State Targets Catalytic Convertor Thefts

By Staff Writer August 08, 2021

This summer, a new consumer protection law in Tennessee is addressing the rising theft and resale of catalytic converters across the state.

“This new law was created with the input of scrap metal professionals in order to create greater protections for hardworking consumers and business owners,” said state Assistant Commissioner Alex Martin. “This law will ensure that unattached catalytic converters being sold to dealers originated from salvaged or wrecked vehicles and not stolen from vehicles. 

Dealerships have reported a rise in catalytic convertor thefts, so this may help them, too.

Catalytic converters contain precious metals that have drawn increased interest from thieves who aim to make a quick buck by stealing and then reselling them. A growing problem for consumers and law enforcement ocials alike, thefts of converters climbed to 1,203 a month in 2020 compared to 282 a month in 2019, according to the National Insurance Crime Bureau.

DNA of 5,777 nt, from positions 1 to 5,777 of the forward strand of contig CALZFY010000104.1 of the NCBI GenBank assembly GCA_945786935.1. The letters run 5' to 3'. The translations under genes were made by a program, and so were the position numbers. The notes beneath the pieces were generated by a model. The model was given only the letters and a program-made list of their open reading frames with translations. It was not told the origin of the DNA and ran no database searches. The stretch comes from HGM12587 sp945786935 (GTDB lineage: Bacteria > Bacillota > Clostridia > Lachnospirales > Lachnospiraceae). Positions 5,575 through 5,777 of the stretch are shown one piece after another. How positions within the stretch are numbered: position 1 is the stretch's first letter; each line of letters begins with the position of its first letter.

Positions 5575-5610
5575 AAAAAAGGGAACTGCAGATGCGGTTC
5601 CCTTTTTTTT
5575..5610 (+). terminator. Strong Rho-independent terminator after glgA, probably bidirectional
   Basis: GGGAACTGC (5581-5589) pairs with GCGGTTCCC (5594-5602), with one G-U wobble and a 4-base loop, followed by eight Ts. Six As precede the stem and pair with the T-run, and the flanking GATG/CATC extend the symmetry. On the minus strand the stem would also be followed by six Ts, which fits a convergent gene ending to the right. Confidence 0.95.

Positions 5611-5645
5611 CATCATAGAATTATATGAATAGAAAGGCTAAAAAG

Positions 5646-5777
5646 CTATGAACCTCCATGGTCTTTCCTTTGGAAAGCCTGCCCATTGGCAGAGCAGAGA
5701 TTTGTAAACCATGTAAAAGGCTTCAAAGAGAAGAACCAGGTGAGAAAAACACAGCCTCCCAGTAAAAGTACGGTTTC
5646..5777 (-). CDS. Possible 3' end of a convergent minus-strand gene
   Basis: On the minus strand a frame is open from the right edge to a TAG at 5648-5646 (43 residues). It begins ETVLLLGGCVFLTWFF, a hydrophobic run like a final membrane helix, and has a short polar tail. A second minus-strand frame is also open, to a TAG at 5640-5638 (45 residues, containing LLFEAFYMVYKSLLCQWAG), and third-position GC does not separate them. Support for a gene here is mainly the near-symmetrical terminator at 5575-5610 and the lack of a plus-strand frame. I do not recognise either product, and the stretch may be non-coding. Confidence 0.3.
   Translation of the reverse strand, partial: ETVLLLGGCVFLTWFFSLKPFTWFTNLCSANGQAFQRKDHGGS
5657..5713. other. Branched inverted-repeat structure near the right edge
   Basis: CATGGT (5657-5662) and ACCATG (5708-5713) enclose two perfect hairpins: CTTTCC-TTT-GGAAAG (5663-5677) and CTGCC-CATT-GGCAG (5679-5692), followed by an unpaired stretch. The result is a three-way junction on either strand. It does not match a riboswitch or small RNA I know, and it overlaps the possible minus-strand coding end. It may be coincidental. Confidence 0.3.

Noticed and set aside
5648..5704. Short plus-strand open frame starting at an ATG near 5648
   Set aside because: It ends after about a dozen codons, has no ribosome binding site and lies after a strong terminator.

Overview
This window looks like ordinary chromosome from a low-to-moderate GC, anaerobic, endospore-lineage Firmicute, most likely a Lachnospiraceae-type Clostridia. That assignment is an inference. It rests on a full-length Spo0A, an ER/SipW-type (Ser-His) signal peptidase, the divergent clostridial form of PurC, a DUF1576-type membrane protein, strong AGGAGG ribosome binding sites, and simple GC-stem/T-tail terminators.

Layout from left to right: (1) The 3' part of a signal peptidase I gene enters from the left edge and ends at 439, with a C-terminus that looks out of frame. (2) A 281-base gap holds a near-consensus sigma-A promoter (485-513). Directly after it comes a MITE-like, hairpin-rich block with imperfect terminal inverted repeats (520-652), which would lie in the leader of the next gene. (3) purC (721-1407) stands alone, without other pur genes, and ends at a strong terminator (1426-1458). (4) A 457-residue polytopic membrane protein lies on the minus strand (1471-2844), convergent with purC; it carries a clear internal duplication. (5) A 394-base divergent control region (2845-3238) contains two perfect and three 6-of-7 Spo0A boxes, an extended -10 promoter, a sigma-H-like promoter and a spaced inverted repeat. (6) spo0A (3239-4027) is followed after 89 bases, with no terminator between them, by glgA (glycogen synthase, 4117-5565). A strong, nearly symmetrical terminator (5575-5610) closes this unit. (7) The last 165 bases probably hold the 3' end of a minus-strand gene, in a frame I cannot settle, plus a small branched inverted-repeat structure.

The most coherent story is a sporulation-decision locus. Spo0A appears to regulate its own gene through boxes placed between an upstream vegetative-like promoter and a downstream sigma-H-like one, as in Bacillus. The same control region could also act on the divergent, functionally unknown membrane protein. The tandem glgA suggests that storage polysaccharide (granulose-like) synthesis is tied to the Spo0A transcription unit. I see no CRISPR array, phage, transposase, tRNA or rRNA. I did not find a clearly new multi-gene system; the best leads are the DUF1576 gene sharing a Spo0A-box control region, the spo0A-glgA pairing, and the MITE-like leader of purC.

TDCI’s Scrap Metal  Registration Program, which went into effect last month, requires that any person engaged in the business of buying and/or selling scrap metal including unattached catalytic converters as a single item and not as part of a scrapped motor vehicle shall give written notification to the chief of police and sheri of each city and county in which the activity occurs.

They must be registered as a scrap metal dealer, which means providing either a state or federally issued photo identification card with an address and a thumbprint, submitting an application, paying the appropriate fee and meeting all requirements under the law. A scrap metal dealer shall not purchase or otherwise acquire a used, detached catalytic converter, or any nonferrous metal part of such converter unless the used, detached catalytic converter is purchased at the fixed site of the scrap metal dealer in an in-person transaction or the dealer must maintain a fixed site; obtains, verifies and all identification and documentation required by the law; and obtains and maintains a copy of the seller’s license or a copy of the documentation and vehicle registration.

Violations of this new law can result in a Class A misdemeanor. Additionally, the seller of a detached, stolen catalytic converter is liable to the victim for the repair and replacement of the converter.

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Last modified on Monday, 16 August 2021 12:27